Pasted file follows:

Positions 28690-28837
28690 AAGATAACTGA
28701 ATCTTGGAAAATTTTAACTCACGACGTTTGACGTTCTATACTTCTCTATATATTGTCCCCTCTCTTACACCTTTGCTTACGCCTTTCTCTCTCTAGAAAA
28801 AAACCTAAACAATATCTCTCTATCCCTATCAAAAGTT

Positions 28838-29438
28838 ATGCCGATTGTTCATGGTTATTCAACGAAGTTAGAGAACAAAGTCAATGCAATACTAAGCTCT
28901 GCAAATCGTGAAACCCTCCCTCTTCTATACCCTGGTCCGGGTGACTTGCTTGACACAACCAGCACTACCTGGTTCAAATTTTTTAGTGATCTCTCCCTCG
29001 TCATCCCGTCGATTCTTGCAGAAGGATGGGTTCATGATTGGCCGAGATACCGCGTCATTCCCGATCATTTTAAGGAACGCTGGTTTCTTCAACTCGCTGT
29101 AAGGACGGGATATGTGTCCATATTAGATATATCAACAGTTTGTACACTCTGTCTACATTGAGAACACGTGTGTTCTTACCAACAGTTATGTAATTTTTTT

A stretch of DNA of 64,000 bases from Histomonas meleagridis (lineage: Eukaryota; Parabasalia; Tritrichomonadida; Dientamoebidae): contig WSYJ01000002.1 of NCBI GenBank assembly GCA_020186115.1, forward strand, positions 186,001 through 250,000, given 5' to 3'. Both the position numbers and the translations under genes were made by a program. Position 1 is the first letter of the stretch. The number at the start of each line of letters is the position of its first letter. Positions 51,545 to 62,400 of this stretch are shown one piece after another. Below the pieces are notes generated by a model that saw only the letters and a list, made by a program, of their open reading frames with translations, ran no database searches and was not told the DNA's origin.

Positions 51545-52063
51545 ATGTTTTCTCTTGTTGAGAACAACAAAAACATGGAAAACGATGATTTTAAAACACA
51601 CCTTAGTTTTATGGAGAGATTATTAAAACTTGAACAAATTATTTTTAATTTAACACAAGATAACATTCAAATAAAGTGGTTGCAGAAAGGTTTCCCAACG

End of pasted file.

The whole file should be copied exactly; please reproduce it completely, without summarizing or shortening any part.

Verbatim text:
Positions 28690-28837
28690 AAGATAACTGA
28701 ATCTTGGAAAATTTTAACTCACGACGTTTGACGTTCTATACTTCTCTATATATTGTCCCCTCTCTTACACCTTTGCTTACGCCTTTCTCTCTCTAGAAAA
28801 AAACCTAAACAATATCTCTCTATCCCTATCAAAAGTT

Positions 28838-29438
28838 ATGCCGATTGTTCATGGTTATTCAACGAAGTTAGAGAACAAAGTCAATGCAATACTAAGCTCT
28901 GCAAATCGTGAAACCCTCCCTCTTCTATACCCTGGTCCGGGTGACTTGCTTGACACAACCAGCACTACCTGGTTCAAATTTTTTAGTGATCTCTCCCTCG
29001 TCATCCCGTCGATTCTTGCAGAAGGATGGGTTCATGATTGGCCGAGATACCGCGTCATTCCCGATCATTTTAAGGAACGCTGGTTTCTTCAACTCGCTGT
29101 AAGGACGGGATATGTGTCCATATTAGATATATCAACAGTTTGTACACTCTGTCTACATTGAGAACACGTGTGTTCTTACCAACAGTTATGTAATTTTTTT

A stretch of DNA of 64,000 bases from Histomonas meleagridis (lineage: Eukaryota; Parabasalia; Tritrichomonadida; Dientamoebidae): contig WSYJ01000002.1 of NCBI GenBank assembly GCA_020186115.1, forward strand, positions 186,001 through 250,000, given 5' to 3'. Both the position numbers and the translations under genes were made by a program. Position 1 is the first letter of the stretch. The number at the start of each line of letters is the position of its first letter. Positions 51,545 to 62,400 of this stretch are shown one piece after another. Below the pieces are notes generated by a model that saw only the letters and a list, made by a program, of their open reading frames with translations, ran no database searches and was not told the DNA's origin.

Positions 51545-52063
51545 ATGTTTTCTCTTGTTGAGAACAACAAAAACATGGAAAACGATGATTTTAAAACACA
51601 CCTTAGTTTTATGGAGAGATTATTAAAACTTGAACAAATTATTTTTAATTTAACACAAGATAACATTCAAATAAAGTGGTTGCAGAAAGGTTTCCCAACG